DEAR ABBY: I would like to encourage all parents of daughters to teach their girls how to say "no" clearly and with grace.
My teenage son asked a girl to the homecoming dance recently. She said, "Oh, I'll have to think about it. I don't know whether I want to go or not." She may have thought she was sparing my son's feelings, but it left him in limbo. He figures she doesn't want to go, which is OK, but he can't ask anyone else because she hasn't said yes or no.
My son's question should have been answered with, "Yes," or "No, thank you," or "I'll have to check. I'll let you know by Monday."
Abby, learning to say no is an important skill all women should have throughout their lives. It's imperative to know that if we mean "no" we shouldn't say "maybe." Likewise, hearing a "no" is something young men need to learn how to deal with as well.
Being able to say no to a boy who asks for a date may seem small, but it may make saying no later to something major that much easier.
— NICELY NEGATIVE IN BURLINGTON, N.J.
DEAR NICELY NEGATIVE: Amen! Learning to say no clearly and concisely is, indeed, an important skill for young women to have. It is the inability to be direct that sometimes gets them into serious trouble, and it is in school that young people develop their social skills.
If a girl is so eager to please that she doesn't know how to say, "Don't call me" or, "Thank you, but I'm not interested," then how is she going to learn to say, "Do not touch me in that way"?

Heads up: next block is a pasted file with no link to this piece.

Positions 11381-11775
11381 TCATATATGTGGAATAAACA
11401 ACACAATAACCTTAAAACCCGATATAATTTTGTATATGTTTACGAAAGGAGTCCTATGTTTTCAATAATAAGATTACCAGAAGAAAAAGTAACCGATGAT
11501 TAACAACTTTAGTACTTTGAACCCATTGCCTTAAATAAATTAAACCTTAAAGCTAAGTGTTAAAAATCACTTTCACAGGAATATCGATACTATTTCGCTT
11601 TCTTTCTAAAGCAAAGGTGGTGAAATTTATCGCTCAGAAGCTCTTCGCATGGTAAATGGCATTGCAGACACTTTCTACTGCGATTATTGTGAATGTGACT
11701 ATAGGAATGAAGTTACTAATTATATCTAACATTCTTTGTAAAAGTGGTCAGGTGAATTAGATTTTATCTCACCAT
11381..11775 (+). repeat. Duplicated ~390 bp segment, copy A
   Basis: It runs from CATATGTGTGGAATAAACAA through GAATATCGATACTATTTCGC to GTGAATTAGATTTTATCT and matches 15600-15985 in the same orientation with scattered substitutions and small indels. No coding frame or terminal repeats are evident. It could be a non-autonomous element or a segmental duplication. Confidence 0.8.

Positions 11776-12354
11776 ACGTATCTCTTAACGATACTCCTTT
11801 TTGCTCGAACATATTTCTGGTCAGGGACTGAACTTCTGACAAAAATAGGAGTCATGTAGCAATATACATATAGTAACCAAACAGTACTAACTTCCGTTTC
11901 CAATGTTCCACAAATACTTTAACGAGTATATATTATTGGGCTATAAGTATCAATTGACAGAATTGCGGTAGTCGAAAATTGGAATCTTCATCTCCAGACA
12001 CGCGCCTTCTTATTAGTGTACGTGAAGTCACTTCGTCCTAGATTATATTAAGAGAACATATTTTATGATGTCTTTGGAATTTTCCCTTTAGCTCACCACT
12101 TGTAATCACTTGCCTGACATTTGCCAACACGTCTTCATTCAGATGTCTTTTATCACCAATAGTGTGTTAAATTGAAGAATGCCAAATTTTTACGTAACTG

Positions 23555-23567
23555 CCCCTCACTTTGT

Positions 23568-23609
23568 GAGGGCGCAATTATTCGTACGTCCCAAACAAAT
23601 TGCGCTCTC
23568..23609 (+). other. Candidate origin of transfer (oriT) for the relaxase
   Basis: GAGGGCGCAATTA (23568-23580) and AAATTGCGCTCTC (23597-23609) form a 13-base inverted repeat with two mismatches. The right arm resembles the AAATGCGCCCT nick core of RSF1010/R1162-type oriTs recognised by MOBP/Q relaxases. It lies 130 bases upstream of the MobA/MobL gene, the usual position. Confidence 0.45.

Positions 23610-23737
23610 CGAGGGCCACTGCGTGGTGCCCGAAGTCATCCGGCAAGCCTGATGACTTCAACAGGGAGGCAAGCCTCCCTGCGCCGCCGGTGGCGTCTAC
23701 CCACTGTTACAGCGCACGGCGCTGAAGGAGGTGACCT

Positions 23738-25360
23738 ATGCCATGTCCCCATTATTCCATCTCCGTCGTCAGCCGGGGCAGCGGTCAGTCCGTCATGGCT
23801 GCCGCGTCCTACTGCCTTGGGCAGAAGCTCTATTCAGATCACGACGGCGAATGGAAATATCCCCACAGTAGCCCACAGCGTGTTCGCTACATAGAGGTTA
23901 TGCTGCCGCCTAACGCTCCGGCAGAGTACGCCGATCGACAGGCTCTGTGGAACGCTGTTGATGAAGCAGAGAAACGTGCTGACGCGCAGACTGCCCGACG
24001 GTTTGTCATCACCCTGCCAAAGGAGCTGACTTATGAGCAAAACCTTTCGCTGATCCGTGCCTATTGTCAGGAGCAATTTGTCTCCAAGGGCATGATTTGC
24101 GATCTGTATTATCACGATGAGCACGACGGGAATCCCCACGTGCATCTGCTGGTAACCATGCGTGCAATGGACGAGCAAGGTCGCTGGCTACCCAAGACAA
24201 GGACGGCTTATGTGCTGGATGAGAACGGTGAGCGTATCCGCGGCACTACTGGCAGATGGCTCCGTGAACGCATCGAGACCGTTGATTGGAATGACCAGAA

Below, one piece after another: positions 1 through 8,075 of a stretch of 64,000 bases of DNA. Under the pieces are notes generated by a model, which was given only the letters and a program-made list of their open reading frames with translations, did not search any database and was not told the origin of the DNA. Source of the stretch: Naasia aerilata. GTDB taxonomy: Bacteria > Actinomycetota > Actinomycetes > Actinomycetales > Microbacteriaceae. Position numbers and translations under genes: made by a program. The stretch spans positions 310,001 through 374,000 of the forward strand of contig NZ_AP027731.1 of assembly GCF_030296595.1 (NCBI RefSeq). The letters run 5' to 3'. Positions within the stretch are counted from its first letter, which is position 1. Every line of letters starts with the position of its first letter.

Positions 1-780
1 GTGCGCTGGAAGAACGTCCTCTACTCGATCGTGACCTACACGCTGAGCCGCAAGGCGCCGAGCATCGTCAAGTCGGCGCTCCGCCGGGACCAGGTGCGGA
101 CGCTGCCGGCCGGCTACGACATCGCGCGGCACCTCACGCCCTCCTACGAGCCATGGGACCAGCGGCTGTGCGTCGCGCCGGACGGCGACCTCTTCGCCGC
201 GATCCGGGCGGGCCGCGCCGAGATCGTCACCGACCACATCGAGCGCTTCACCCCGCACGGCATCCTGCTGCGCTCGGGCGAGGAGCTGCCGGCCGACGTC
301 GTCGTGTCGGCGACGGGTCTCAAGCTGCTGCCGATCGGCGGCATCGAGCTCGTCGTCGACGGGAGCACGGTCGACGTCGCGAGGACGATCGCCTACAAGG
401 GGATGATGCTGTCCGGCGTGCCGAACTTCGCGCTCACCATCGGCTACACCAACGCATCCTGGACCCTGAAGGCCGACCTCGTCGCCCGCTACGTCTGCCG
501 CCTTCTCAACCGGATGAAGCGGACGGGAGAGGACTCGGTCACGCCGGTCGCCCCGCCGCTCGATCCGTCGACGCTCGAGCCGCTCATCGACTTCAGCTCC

DEAR ABBY: I turned 21 two months ago. I'm not usually one to get all excited about my "special day," but my boyfriend, "Skip," insisted on making a big deal out of it.
When the day arrived, we agreed to use a gift certificate my brother had given us to use as a "thank you" for something else. I didn't mind. But when the waiter brought the check for the remainder of the cost of the dinner, Skip "realized" he had "forgotten" his wallet, so I had to pay.
When we got home, Skip said he was going to pick up a friend to join us for cake. After two hours waiting for him to return, I finally called him to come back. To top it off, he didn't even give me a birthday card because he is saving up to buy a car.
I know birthdays aren't about material things, but about being around people you love. But Skip built up my expectations then totally shot me down. Am I wrong for still feeling hurt?
— DEPRESSED IN ALTADENA, CALIF.
DEAR DEPRESSED: No. Now that you are older, it's time for you to become wiser. Your boyfriend is stingy, selfish and insensitive. He did, however, give you a priceless, intangible birthday gift — a glimpse into what your future will be like if you continue the relationship.
Be smart and read the handwriting on the wall. It's telling you to skip Skip and jump back into the dating pool.
Dear Abby is written by Abigail Van Buren, also known as Jeanne Phillips, and was founded by her mother, Pauline Phillips. Write Dear Abby at www.DearAbby.com or P.O. Box 69440, Los Angeles, CA 90069.